He was next in line. Or so it seemed. Then came the curveball from the selectors. Ballance was named in the squad to face Pakistan in the first Test, on the back of a productive two rounds of matches, which included a fine century against Middlesex at Scarborough, and with a hint of irony, 78 against Durham. At the same time, Borthwick's runs dried up (or his luck changed) with three single-figure scores in the same period.
"Looking back at the two games that were between the Test series - we played Yorkshire and I got run out in the first innings and Adam Lyth got me in the second with one which kept low," he tells ESPNcricinfo in Wellington during a spell as an overseas player with Firebirds. "I'm sitting there scratching my head, thinking I'm still in good form, I've just had two freakish dismissals.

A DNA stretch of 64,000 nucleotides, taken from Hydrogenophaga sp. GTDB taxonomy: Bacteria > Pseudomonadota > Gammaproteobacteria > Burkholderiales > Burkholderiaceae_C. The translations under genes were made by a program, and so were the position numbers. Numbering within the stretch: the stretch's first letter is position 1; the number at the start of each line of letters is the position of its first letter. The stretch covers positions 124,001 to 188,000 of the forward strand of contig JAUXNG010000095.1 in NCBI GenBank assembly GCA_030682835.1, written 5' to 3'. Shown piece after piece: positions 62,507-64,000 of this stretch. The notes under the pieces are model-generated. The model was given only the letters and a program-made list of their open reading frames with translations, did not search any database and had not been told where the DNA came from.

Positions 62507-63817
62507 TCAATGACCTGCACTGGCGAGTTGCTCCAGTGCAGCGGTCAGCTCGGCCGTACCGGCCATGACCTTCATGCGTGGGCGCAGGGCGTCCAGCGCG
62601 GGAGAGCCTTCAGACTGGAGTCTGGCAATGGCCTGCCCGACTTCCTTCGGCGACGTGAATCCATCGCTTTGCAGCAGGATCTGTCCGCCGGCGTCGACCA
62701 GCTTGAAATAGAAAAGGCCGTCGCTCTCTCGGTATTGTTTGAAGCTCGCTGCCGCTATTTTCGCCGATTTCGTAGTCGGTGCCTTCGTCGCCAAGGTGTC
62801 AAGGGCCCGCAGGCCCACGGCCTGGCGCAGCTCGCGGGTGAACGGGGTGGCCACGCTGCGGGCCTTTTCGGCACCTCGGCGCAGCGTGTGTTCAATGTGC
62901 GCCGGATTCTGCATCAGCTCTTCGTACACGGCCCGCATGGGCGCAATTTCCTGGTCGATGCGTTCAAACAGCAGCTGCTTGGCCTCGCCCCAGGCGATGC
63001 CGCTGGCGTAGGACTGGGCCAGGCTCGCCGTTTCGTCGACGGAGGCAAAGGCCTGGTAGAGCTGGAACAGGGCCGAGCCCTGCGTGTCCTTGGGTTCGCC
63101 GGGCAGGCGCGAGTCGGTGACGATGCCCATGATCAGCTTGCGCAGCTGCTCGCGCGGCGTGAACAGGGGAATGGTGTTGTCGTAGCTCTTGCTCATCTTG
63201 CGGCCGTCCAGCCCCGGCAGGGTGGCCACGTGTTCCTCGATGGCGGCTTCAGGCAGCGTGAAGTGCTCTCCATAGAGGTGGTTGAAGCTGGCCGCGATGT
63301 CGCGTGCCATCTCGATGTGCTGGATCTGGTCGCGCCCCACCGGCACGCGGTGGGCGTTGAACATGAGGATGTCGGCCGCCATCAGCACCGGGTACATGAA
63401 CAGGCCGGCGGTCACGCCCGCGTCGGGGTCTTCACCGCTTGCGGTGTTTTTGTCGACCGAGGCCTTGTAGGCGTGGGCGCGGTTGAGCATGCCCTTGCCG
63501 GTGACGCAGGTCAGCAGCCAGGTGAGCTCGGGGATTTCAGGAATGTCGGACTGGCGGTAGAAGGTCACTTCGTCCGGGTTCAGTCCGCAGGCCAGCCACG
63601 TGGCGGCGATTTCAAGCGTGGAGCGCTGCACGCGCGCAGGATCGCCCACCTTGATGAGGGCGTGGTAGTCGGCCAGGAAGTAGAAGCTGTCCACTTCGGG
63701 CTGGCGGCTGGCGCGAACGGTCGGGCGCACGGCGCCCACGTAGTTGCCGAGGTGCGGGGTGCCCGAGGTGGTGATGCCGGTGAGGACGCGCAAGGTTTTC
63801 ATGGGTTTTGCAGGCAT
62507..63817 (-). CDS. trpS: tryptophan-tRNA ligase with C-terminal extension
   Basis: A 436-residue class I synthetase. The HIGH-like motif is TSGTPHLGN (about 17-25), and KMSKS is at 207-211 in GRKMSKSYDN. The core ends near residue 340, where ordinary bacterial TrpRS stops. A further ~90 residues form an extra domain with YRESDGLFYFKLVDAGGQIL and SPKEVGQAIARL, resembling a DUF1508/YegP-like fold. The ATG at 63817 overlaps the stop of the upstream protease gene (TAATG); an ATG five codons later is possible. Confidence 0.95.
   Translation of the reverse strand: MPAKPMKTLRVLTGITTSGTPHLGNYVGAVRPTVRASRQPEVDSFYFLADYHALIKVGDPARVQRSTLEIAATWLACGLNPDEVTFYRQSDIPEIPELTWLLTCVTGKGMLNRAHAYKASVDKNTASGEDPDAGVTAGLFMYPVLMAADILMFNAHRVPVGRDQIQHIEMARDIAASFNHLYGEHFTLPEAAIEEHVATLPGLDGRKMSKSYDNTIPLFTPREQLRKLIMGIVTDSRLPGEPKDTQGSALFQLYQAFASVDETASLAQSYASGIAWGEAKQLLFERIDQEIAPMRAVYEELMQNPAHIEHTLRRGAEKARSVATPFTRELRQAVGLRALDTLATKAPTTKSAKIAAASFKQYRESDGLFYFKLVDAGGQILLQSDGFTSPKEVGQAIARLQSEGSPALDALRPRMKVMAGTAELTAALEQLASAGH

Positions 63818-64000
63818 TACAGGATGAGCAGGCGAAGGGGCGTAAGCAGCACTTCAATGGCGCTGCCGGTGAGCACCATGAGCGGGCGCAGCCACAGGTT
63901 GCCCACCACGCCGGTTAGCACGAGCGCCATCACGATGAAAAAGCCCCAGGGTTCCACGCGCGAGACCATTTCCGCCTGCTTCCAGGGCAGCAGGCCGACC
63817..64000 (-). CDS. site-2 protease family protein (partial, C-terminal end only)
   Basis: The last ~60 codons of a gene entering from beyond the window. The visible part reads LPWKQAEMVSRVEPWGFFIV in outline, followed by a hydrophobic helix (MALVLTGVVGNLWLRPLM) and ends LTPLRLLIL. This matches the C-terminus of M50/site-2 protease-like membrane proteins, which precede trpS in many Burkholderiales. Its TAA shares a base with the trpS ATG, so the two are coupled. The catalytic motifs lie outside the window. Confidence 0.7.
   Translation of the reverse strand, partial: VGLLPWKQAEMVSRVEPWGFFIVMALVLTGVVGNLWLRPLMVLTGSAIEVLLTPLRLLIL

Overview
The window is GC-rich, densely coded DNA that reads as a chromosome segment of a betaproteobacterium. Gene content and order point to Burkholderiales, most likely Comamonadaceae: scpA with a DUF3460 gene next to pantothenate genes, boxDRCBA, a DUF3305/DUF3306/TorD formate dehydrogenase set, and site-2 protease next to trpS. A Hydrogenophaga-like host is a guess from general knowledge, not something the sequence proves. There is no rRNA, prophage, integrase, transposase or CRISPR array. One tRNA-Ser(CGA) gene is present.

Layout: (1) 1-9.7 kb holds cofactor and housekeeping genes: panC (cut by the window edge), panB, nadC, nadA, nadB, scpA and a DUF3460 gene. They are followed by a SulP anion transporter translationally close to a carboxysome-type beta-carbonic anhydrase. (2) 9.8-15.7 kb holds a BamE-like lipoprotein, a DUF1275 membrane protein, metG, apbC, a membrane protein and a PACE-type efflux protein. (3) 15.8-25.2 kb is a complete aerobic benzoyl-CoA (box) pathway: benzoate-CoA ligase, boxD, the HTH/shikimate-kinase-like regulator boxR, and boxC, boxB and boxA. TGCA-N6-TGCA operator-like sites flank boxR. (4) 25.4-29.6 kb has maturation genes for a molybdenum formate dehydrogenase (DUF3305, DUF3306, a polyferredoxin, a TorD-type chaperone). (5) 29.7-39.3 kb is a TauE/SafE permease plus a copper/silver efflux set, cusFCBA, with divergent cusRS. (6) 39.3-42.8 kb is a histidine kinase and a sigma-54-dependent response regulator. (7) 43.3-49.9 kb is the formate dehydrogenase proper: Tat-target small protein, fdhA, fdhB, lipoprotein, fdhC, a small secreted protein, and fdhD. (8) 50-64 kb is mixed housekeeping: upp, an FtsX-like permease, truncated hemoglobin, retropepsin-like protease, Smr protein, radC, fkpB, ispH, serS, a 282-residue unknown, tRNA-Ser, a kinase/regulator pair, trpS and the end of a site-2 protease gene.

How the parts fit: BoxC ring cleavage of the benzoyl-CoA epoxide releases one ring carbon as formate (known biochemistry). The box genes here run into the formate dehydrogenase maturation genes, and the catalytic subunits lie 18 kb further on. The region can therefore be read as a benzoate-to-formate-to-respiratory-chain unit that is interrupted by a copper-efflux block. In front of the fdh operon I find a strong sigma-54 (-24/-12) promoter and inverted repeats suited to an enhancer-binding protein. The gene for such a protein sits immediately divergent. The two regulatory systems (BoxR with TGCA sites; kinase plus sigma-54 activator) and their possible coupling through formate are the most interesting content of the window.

"It's about keeping your emotions as level as you can. It is something I think I've done well in the last four years"
"Then we went to Hampshire and I left one which hit the bottom of the bat and goes onto the stumps. The game is like that. What I did learn is that, if you get ahead of yourself, it has a way of biting you back. That was maybe a learning curve and it's about keeping your emotions as level as you can. It is something I think I've done well in the last four years. Sometimes you get good balls, sometimes you make a mistake, sometimes it's just not your day."
Borthwick had tried not to let talk of a potential England recall bother him, and is reluctant to suggest it was the reason for the untimely run of low scores, but he admits he thought the call-up was close after conversations with his county captain - and England one-day coach - Paul Collingwood.